October 14, 2020
Congratulations to Professor Andrea Ghez and the Astronomy Community
We also congratulate Hilo's Devin Chu, who is working with Andrea Ghez and the Galactic Center Group, studying the orbits of short period stars around the supermassive black holes.
Congratulations to Professor Andrea Ghez and the Astronomy Community

Many Congratulations to Andrea Ghez on the award of the Physics 2020 Nobel Prize for her work on the discovery of a supermassive compact object at the center of our galaxy, the Milky Way.

Andrea Ghez, professor of Astronomy at the University of California, Los Angeles (UCLA) and director of the UCLA Galactic Center Group, shares the 2020 Nobel Prize in Physics with two other researchers, Reinhard Genzel Director of the Max Planck Institute for Extraterrestrial Physics in Germany, and Roger Penrose, professor at the University of Oxford in the UK. All three distinguished researchers are seeing their lifetime work on the study of black holes rewarded by the most prestigious prize in the area of physics. 

The W.M. Keck telescopes located on the summit of Maunakea, Hawaii, played a key-role in Ghez’s research to study the motion of thousands of stars around Sagittarius A, a bright radio-source located at the center of our galaxy, 26,000 light-years away from Earth. Her research team unambiguously demonstrated that the stars at the center of the Milky Way are orbiting a massive object, invisible to optical light, providing evidence for the existence of a super massive black hole (4 million time the mass of our Sun) at the center of our own galaxy. Black-holes are the remnant of giant stars, at the ultimate stage of their lifecycle. Andrea’s work, over the past two decades, confirmed the formation of thesemysterious objects, which were first predicted by Albert  Einstein’s general theory of relativity. 

TMT feels honored and privileged to have another Nobel Prize in its close circle. Andrea has been involved with TMT science for a long time, representing UC on the TMT Science Advisory Committee for several years.
She participated in the early discussions and development of the TMT project. Many aspects of TMT, its advanced Adaptive Optics system (NFIRAOS), and its first-light Infrared Imaging Spectrograph (IRIS), have been carefully designed to provide extremely high-resolution images of objects in the universe, at the optical diffraction limit of a thirty-meter telescope.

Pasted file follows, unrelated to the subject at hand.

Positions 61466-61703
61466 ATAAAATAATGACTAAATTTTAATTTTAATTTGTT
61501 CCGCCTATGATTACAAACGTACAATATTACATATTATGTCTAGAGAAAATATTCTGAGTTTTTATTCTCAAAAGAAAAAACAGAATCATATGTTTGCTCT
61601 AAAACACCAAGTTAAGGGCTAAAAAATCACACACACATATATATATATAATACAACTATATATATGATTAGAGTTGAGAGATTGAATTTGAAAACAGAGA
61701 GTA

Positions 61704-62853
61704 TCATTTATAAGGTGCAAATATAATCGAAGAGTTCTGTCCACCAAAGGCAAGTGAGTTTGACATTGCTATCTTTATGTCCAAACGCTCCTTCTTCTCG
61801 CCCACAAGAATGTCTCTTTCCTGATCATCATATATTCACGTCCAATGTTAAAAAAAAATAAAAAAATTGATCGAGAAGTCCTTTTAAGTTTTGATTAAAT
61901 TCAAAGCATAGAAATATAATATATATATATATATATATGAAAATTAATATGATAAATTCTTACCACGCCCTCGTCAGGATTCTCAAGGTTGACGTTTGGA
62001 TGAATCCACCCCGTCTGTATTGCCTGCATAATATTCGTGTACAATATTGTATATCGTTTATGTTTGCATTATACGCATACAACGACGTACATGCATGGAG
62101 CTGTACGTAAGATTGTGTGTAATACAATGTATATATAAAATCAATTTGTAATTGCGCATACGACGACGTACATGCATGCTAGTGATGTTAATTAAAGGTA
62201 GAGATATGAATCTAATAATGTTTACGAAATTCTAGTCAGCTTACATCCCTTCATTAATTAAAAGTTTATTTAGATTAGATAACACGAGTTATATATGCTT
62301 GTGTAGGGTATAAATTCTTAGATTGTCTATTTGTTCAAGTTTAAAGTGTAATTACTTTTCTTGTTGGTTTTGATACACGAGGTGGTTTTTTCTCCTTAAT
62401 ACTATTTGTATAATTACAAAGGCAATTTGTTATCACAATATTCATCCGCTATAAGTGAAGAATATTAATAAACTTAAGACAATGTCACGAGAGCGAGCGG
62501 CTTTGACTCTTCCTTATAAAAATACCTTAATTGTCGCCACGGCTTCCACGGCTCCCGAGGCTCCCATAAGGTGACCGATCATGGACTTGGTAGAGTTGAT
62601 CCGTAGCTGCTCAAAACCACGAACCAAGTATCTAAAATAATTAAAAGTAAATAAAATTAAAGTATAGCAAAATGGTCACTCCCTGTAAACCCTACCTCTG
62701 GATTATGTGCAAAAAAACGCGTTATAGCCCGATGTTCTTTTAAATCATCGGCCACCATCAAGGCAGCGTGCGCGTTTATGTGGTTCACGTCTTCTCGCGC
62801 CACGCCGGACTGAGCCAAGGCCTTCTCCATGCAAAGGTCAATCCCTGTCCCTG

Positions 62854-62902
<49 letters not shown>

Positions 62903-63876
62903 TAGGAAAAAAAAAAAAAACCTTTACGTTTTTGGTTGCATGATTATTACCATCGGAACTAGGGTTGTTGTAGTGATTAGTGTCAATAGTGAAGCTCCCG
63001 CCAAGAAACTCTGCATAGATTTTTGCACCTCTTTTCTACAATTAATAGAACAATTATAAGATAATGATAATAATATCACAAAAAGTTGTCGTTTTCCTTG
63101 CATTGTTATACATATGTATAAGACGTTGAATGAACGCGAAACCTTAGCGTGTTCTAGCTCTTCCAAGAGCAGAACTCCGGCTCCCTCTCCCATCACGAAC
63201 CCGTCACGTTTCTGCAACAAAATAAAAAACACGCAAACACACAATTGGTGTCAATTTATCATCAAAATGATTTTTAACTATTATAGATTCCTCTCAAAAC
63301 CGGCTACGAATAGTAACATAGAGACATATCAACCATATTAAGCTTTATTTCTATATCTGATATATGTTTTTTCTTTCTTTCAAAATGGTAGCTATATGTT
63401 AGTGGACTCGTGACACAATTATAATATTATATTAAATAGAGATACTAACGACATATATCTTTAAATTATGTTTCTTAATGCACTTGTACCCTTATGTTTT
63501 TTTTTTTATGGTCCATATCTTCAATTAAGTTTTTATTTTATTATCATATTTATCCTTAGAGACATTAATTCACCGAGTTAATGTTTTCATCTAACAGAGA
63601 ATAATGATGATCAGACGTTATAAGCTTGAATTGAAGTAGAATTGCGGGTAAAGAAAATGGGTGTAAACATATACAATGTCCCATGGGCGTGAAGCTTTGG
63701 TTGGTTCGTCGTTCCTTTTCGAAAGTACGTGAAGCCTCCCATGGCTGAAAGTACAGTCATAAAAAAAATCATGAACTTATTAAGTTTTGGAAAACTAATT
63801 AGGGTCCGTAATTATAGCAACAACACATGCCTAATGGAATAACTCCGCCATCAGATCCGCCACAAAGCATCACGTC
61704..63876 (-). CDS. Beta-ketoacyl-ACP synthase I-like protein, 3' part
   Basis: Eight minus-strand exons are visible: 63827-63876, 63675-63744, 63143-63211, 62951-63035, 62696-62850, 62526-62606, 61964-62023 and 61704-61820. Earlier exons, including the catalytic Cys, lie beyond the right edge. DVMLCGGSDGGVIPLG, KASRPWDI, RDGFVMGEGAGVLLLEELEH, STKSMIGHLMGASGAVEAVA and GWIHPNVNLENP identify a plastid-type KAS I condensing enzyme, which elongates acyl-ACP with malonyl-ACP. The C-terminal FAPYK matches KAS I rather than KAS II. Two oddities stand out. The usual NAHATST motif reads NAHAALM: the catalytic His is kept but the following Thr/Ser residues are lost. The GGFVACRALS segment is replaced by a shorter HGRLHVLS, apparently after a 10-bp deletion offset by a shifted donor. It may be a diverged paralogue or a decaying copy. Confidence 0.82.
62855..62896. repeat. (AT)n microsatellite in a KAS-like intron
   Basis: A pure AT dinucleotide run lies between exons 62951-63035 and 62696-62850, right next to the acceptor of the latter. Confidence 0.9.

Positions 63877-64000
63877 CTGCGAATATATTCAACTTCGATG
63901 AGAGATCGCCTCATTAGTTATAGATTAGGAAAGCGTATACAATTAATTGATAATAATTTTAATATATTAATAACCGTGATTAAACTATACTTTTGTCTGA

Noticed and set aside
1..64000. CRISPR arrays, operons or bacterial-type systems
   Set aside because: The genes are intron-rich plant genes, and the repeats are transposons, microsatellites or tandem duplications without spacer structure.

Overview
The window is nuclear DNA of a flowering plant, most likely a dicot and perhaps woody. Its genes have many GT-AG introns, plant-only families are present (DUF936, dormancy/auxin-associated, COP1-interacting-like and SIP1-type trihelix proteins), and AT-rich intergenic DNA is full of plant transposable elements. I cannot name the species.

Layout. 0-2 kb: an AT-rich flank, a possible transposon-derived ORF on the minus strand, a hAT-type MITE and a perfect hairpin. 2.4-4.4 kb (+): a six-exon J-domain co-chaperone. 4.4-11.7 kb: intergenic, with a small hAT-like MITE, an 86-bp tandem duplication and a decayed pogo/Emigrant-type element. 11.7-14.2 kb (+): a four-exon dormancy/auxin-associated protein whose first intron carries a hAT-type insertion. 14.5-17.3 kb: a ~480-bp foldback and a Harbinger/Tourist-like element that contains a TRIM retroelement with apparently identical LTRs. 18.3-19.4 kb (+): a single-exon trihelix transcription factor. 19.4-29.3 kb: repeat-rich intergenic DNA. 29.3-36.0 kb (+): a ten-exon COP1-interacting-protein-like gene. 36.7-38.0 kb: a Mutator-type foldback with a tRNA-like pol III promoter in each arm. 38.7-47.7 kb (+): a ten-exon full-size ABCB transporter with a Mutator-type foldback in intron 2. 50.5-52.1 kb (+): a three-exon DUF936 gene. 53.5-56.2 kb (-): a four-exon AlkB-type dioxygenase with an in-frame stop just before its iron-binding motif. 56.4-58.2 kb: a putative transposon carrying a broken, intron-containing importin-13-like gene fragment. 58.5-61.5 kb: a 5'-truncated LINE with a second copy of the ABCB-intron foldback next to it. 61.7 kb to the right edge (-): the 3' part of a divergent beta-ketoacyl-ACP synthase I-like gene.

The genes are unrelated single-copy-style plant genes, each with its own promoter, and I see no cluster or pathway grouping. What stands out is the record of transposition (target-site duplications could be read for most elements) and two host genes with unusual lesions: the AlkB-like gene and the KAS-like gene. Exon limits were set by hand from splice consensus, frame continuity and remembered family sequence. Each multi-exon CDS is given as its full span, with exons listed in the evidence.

TMT’s cutting-edge technology will allow astronomers, including Nobel Prize winning Andrea Ghez, to study the relativistic physics of supermassive black-holes with an unprecedented resolution and sensitivity.  Using our own Galactic Center as a research laboratory, astronomers will be able to extend these types of observations to beyond the Milky Way in nearby and distant galaxies. Such work will immensely advance our understanding of black holes, when they first formed, how the galactic environment impacts their formation and growth, and how they evolve and feed from the material that surround them.  
As the fourth female Nobel Laureate in Physics, Ghez describes the Prize as "an opportunity and a responsibility to encouraging young women into the sciences and the next generation of scientists”.
Professor Andrea Ghez and Professor Richard Ellis gave a brief overview of the TMT project in 2009
Ghez’s phone interview with the chief scientific officer of Nobel Media
Galactic Center Group is headquartered at UCLA with additional members at University of Hawaii's Institute for Astronomy, California Institute of Technology, Keck Observatory and Thirty Meter Telescope.

Hilo's Devin Chu, is working with Andrea Ghez and the Galactic Center Group. He is studying the orbits of short period stars around the supermassive black hole.
The Thirty Meter Telescope (TMT) Project has been developed as collaboration among Caltech, the University of California (UC), the Association of Canadian Universities for Research in Astronomy (ACURA), and the national institutes of Japan, China, and India with the goal to design, develop, construct, and operate a thirty-meter class telescope and observatory on Maunakea in cooperation with the University of Hawaii (TMT Project). The TMT International Observatory LLC (TIO), a non-profit organization, was established in May 2014 to carry out the construction and operation phases of the TMT Project. The Members of TIO are Caltech, UC, the National Institutes of Natural Sciences of Japan, the National Astronomical Observatories of the Chinese Academy of Sciences, the Department of Science and Technology of India, and the National Research Council (Canada); the Association of Universities for Research in Astronomy (AURA) is a TIO Associate. Major funding has been provided by the Gordon & Betty Moore Foundation.

For more information about the TMT project, visit tmt.org, or follow @TMTHawaii.
Sandra Dawson
TMT Manager, Hawaii Community Affairs
 111 Nowelo Street,
Hilo, HI 96720
Phone (808) 284-9922